This Friday, the Bureau of Labor Statistics will release the February Employment Report. The consensus headline Non-Farm Payroll (NFP) figure is 200K, and consensus monthly change in Average Hourly Earnings (AHE) is 0.2%.
Johnny Bo Jakobsen observed that forecasts based on ISM employment points to a strengthening job market. Based on this analysis, I am tempted to take the the over on NFP and AHE.
Even as the market focuses intensely on NFP and AHE, there are far more important internals to watch beyond the headlines.
Leading employment indicators
Here are two important indicators that I am watching. First of all, what is happening to the momentum of job growth? New Deal democrat recently proposed a simple model of employment and interest rates. Whenever the YoY change in the Fed Funds rate has exceeded the YoY change in NFP, a recession has followed within 12-24 months.
One leading indicator of NFP growth momentum is the temporary job market. While we only have two complete cycles of data, temp job growth have historically led headline NFP growth. Temp jobs have flattened out since the November report, which could be an early warning that jobs market growth is becoming mature, or hitting capacity. Neither interpretation would be good news.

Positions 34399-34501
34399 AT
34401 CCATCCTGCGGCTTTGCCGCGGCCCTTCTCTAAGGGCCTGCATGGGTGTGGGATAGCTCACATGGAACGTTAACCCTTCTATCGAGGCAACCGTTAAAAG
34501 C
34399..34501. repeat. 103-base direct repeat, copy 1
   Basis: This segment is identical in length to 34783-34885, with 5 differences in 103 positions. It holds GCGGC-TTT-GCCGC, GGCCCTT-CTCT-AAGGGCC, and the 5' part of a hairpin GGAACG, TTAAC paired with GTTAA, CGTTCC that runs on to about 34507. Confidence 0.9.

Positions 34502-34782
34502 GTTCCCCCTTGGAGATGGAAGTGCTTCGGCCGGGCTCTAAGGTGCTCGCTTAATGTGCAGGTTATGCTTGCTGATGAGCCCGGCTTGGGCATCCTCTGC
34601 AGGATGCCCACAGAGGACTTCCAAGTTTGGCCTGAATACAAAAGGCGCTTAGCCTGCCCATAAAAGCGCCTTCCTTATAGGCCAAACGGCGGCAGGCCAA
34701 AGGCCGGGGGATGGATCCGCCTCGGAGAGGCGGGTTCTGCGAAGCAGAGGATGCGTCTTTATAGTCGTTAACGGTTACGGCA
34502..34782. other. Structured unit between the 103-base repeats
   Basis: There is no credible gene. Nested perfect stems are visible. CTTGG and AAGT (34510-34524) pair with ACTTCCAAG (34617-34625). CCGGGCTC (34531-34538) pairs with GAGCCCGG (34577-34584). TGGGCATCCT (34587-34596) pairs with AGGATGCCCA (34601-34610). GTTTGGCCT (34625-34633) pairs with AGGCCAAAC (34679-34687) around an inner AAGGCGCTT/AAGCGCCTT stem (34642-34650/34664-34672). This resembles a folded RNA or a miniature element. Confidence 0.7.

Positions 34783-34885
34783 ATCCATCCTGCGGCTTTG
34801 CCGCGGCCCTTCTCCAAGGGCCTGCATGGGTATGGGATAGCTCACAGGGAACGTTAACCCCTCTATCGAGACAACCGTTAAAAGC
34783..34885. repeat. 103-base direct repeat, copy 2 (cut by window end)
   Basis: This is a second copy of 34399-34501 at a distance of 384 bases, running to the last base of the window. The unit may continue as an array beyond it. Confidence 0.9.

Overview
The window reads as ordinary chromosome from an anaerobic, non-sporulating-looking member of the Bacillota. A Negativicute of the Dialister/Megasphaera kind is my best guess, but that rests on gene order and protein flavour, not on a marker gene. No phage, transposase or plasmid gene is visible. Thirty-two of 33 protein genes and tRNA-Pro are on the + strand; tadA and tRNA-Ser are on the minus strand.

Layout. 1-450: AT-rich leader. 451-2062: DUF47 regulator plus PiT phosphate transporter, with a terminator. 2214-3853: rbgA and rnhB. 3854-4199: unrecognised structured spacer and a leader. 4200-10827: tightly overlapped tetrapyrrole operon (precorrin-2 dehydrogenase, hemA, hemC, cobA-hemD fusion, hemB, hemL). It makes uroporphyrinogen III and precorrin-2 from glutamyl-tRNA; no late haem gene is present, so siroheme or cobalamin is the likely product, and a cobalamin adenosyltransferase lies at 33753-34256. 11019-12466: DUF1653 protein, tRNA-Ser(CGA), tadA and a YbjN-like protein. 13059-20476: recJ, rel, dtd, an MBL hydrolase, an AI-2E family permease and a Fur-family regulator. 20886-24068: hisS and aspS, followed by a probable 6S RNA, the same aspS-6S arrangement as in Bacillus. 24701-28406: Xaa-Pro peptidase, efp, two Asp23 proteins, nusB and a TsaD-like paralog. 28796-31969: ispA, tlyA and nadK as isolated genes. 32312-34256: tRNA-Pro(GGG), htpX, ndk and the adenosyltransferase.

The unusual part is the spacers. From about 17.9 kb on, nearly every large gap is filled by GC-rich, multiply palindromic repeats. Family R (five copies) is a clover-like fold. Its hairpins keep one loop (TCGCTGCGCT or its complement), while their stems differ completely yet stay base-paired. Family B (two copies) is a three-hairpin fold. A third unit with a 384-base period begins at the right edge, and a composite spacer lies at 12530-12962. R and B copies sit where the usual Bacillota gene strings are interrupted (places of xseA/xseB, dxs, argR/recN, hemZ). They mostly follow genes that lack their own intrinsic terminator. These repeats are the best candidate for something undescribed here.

I have been saying that the American economy is in the late stages of an expansion. The February Employment Report will be another data point in that assessment. After that, recession probabilities is dependent on the Fed`s reaction function.
1 thought on “Beyond the headlines of the February Jobs Report”
The North Korea situation looks like it is being solved between the two Koreas. That is positive for the Far East region that isn’t getting much traction in the media.
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